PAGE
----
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Joined: Jan 2003
Posts: 4,391
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iwire Offline OP
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Went on a service call for tripped breakers and found this.

[Linked Image]

We don't need no stinking lug kits, go to the truck and get me a 1" x 10 SMS and a fender washer.

I believe they pulled off a neutral bar to make space for this modification.

It was definitely a quality job, my call was for "exit signs, EBUs, wall outlets and fire alarm panel not working".

It turns out they where all on one circuit. I did find two conductors on that one breaker and separated that, but the FACP is still not a dedicated circuit.

I have recommend they have us come in and pull some new circuits. I doubt they will spend the money.

Bob


Bob Badger
Construction & Maintenance Electrician
Massachusetts
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Joined: Dec 2000
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Don't let the batteries go dead on your camera, Bob.
Seems to me anyway that if there isn't a change made in this one, you will be back at some time and posting a picture reminiscent of a couple of others you've posted in the past. [Linked Image]

Joined: Feb 2002
Posts: 840
C
Member
This installation looks fairly new, is it not?

Isn't it a local code violation to not have the FA panel on a dedicated circuit?


Peter
Joined: Mar 2001
Posts: 333
S
Member
What's up with the AL grounded conductor in the lug to the right of the screw/washer? It looks cooked, as does the insulation.

steve


Steve
Joined: Aug 2005
Posts: 214
E
Member
stamcon- I believe that the browning that makes that right hand grounded conductor look cooked is anti-oxident gel, you can see a little of the same thing on the left hand conductor as well, on the bare wire right above the lug

-Will

Joined: Aug 2005
Posts: 8
L
New Member
What about the far right lug in looks like it arked... or is that also oxident gel


if some one hands you lemons use the juice to blind them
Joined: Jan 2003
Posts: 4,391
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iwire Offline OP
Moderator
CT I believe that NFPA 72 requires a dedicated circuit for fire alarm systems.


scouter, that is just a glob of anti-oxidant gel.

Bob


Bob Badger
Construction & Maintenance Electrician
Massachusetts
Joined: Aug 2001
Posts: 7,520
P
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Quote
It was definitely a quality job, my call was for "exit signs, EBUs, wall outlets and fire alarm panel not working".

It turns out they where all on one circuit.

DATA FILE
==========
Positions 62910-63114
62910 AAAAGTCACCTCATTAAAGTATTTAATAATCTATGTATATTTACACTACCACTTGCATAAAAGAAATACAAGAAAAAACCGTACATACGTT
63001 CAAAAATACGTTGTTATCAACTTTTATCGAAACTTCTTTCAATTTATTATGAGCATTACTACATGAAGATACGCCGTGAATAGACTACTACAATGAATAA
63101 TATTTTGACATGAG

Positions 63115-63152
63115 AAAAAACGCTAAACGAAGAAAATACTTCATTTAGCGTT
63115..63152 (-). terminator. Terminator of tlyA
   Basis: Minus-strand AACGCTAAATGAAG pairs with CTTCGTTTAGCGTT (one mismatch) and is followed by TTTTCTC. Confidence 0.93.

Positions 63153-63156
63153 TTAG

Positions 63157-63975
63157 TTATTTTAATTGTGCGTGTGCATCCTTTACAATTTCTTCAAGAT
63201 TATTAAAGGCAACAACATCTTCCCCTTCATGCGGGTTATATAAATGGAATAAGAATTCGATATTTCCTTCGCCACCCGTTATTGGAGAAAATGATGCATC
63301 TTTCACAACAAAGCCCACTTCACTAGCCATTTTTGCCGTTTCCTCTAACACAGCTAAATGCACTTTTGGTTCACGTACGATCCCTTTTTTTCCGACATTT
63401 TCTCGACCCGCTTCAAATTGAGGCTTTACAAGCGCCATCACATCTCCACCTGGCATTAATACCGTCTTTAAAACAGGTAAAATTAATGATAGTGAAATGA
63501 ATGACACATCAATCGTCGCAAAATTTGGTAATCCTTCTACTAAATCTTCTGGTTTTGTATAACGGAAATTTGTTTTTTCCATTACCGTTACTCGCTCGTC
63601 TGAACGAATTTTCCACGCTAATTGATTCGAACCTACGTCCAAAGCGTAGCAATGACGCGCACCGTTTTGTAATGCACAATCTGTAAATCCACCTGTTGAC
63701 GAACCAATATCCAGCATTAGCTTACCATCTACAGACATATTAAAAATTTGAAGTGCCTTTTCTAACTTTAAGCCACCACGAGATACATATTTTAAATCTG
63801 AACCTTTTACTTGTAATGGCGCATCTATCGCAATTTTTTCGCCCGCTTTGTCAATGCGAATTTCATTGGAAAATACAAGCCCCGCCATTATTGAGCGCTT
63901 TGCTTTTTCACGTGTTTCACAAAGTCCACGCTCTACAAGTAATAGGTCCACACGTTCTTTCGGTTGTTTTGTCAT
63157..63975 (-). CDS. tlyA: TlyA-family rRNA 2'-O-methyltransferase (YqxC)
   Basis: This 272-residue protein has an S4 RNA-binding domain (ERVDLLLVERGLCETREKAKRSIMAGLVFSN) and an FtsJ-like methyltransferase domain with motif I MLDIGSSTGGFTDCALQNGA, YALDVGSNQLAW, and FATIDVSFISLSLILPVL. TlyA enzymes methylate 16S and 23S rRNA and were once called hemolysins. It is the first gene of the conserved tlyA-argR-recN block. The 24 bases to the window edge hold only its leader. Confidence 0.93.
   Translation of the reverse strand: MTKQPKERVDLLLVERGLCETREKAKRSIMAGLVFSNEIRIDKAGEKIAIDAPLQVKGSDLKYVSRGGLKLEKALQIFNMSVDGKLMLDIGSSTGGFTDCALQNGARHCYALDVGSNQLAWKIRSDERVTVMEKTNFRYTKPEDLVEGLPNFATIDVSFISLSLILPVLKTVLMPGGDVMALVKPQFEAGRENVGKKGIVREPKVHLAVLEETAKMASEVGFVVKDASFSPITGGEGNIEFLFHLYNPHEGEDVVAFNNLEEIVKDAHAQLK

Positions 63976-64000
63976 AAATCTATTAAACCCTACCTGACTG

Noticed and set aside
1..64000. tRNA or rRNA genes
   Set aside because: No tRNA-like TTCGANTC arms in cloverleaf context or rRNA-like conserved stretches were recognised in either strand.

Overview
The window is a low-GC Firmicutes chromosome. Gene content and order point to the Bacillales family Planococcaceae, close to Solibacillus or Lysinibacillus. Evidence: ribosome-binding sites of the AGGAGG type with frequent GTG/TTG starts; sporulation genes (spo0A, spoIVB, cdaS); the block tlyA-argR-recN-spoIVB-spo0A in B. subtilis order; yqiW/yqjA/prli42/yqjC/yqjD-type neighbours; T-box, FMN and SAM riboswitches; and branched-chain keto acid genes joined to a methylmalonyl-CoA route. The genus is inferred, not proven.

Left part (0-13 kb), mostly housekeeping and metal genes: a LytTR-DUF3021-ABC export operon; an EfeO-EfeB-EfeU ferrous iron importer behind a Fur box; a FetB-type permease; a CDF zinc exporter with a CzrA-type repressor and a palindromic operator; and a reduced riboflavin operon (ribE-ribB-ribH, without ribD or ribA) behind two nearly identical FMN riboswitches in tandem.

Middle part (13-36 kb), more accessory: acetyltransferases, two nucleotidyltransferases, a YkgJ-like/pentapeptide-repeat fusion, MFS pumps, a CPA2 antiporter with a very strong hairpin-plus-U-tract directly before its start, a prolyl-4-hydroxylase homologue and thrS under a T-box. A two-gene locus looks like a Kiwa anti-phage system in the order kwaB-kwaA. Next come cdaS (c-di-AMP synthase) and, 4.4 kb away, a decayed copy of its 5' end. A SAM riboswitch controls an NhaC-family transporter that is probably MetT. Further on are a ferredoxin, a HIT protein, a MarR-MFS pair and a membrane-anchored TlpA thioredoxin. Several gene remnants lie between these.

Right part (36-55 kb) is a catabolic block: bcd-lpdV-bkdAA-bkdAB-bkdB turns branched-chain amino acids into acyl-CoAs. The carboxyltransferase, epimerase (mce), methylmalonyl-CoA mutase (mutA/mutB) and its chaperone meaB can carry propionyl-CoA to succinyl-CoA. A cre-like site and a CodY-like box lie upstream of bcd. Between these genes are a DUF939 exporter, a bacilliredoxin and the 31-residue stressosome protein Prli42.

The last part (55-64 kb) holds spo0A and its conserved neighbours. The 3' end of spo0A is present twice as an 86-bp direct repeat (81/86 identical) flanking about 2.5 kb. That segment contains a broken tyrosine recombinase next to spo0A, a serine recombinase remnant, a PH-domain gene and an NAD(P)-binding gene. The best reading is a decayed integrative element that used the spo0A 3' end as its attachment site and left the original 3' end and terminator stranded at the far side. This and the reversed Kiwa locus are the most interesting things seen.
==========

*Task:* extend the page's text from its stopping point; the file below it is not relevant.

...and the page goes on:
That reminds me of a commercial job my father was involved with pricing way back in the 1970s.

When he examined the plans he found an elevator alarm system was shown as running on the same circuit as the elevator control gear itself. [Linked Image]

Joined: May 2001
Posts: 717
G
Member
Stuck at work on Saturday, so here is the 1999 NFPA 72

1-5.2.5.2 Connections to the light and power service SHALL be on a dedicated branch circuit(s). The circuit(s) and connections shall be mechanically protected. Circuit disconnecting means SHALL have a red marking shall be accessible only to authorized personnel, an shall be identified as FIRE ALARM CIRCUIT CONTROL. The location of the circuit disconnecting means shall be permanently identified at the fire alarm control unit.

Enjoy!!!

Joined: Jan 2005
Posts: 5,349
Likes: 1
Cat Servant
Member
Nice cite, George. Anybody live where NFPA 72 has been adopted?

As for the sheet metal screw- where's the violation? Doesn't the NEC only address ground screws?

Allright, hold your horses. Hackwork is hackwork. Just pointing out the weaknesses of the code!

I think we went down a blind alley with the "sheet metal screw" provision. If nothing else, it sets the stage for a conflict with 110.14(A).
How about a general provision that connectors will be used as designed? The "sheet metal screw" issue came up, IMO, not because of the screw itself, but because the screws were being used improperly (too large of a hole, etc). Improper use will make any fastener fail.


Meanwhile, back to the pic. Just what is the screw attached to? Are we inadvertantly bonding the neutral to the case with it?

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